One Vaccine Breakthrough in the 1960s Has Prevented 10 Million Deaths


The WI-38 development in 1962 changed the inoculation landscape by relying on human cells to develop the vaccine. Abid Katib/Getty Images

It's not just young people who take their health for granted — these days, it's many of us in the developed world. Safe vaccinations now prevent outbreaks of what 50 years ago were common human diseases like polio and measles. Lately, though, the anti-vaccination movement in the United States has gained a mystifying amount of traction, considering the unbelievably scant amount of scientific evidence backing up its unproven claims that common vaccines cause autism.

And the anti-vaccination craze isn't harmless: A 2014 outbreak of measles in California, for instance, can be directly sourced to a single unvaccinated, infected 11-year-old's visit to a theme park, where she infected other unvaccinated children. Over the next year, 188 cases of measles in 24 states were reported in the U.S. — not all of them stemmed from this one California case, but many did. The point being, the rates for measles vaccination in the U.S. are now as low as 50 to 86 percent, with 96 to 99 percent being the target to reach "herd immunity." If enough people are foregoing vaccinations for diseases that were once largely dormant, like measles, they can pop back up and spread among the community through unvaccinated individuals.

In the face of this nonsense, a new study estimates exactly how many cases and resulting deaths from some once-common diseases were prevented by a single vaccine breakthrough. In 1962, researchers developed a human cell strain named WI-38 that allowed human vaccinations to be made for polio, measles, mumps, rubella, varicella, adenovirus, rabies and hepatitis A. According to the study's analysis, WI-38 prevented about 4.5 billion cases of disease and 10 million deaths worldwide between 1963 and 2015. In the U.S. alone, almost 200 million cases were prevented, sparing an estimated 450,000 lives.

The need for the human cell strain WI-38 stemmed from the fact that all vaccines before it were grown in monkey cells, a practice that carried with it the added risk of contamination by monkey viruses. Rather than chance that particular medical-disaster-film scenario, vaccine production was shut down until a human strain could be developed. The big discovery was made by Leonard Hayflick of the University of California, San Francisco, and swiftly applied through worldwide vaccination programs.

A 3-year-old boy receives a measles vaccine in Fairfax, Virginia, in 1962.
Underwood Archives/Getty Images

"Given the acknowledged large, positive global health impact of vaccines in general, I was curious what contribution my discovery of WI-38 in 1962 had in saving lives and reducing morbidity, since a large number of viral vaccines in use today are made with my cell strain or its derivatives," said Hayflick, one of the study's coauthors, in a press release.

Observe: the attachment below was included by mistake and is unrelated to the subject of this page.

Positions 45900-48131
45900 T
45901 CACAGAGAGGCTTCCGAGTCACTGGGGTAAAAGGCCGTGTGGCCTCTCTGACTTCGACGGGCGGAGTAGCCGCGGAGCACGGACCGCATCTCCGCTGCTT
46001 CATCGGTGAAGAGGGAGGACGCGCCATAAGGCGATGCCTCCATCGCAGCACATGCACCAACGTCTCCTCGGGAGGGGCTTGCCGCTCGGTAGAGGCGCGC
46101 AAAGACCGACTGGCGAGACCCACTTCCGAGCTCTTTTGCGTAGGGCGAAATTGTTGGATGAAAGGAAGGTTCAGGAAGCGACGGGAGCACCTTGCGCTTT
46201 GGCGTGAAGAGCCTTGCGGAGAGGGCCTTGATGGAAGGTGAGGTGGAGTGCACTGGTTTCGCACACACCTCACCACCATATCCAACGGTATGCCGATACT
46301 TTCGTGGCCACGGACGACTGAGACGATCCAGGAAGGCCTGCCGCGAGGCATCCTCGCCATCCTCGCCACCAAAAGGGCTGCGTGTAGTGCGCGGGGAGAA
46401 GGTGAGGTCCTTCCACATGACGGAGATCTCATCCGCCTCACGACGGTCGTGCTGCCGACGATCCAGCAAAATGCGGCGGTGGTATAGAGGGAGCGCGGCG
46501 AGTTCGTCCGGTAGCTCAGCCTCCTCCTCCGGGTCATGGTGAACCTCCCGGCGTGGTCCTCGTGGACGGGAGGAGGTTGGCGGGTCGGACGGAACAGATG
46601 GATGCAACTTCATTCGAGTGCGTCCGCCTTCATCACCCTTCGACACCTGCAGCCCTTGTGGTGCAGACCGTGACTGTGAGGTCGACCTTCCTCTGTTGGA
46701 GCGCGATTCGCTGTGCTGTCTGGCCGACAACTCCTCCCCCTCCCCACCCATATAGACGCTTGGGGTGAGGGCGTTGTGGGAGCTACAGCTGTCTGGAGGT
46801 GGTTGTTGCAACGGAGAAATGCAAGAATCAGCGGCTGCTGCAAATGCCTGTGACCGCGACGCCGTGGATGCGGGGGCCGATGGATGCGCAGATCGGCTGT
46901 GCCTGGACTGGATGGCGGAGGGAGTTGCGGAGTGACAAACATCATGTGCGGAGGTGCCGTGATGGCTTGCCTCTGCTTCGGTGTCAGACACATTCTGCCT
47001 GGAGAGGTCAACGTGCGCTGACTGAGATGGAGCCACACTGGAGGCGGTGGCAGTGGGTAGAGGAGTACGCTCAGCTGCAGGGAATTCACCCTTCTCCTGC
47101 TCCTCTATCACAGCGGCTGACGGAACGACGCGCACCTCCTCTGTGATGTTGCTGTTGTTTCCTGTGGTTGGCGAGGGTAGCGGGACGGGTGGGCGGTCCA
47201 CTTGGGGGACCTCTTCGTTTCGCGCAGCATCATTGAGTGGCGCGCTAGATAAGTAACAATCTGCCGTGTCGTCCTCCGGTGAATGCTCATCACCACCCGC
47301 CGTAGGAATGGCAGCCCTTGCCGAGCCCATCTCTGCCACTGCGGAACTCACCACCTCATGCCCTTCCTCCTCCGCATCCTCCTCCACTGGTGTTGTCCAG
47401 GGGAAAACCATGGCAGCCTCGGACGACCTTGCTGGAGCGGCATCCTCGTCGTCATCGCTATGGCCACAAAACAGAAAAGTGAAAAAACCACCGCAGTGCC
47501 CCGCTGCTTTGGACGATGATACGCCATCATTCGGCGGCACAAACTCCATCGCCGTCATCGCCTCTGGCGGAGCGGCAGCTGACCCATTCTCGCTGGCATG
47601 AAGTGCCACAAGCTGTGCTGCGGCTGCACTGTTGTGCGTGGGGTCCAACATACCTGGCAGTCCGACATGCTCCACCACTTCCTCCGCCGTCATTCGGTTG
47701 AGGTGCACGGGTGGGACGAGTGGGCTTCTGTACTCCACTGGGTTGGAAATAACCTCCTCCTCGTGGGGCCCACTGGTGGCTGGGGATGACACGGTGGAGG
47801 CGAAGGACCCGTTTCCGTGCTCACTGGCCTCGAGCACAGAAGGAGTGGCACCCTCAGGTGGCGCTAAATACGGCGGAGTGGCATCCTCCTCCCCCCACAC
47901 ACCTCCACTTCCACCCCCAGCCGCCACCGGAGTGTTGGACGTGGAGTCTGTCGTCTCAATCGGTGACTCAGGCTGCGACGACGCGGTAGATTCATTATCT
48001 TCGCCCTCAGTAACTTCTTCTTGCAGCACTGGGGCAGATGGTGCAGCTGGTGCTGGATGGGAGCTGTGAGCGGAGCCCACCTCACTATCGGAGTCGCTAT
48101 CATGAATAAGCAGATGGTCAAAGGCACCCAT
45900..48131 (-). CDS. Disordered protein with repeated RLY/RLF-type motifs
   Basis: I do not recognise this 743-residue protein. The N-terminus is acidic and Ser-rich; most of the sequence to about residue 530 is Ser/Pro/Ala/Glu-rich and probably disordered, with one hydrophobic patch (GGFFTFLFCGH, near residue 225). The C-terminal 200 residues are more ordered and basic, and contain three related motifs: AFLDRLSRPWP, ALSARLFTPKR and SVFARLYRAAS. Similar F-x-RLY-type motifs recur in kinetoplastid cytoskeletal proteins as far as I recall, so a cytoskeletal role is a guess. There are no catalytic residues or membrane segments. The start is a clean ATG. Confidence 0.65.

Co-author S. Jay Olshansky, an epidemiologist and biostatistician at the University of Illinois at Chicago School of Public Health, was able to estimate the number of disease cases prevented and lives saved by Hayflick's breakthrough by looking back at prevalence rate data published for the diseases in 1960 (before the introduction of WI-38). Because the vaccines for the diseases came out at different times, Olshansky multiplied the number of years between each vaccine's debut and 2015 by the number of reported cases and deaths in 1960, and calculated the impact of each vaccine from there. And the answers to his calculations are objectively mind-blowing:

"There is no medication, lifestyle change, public health innovation, or medical procedure ever developed that has even come close to the life-saving, life-extending, and primary prevention benefits associated with vaccines," said Hayflick.

But one question remains: Why are some parents playing so fast and loose with their kids' and their community's health and well-being when we have these effective, life saving vaccines? Perhaps, Olshansky suggests, it's because we've forgotten past horrors and may be dooming ourselves to repeat them.

"It is possible that the anti-vaccination movement has arisen among younger generations, in part, because they cannot bear witness to the tragedy of disfigurement, morbidity, and death caused by viral and bacterial diseases," he said in the press release.



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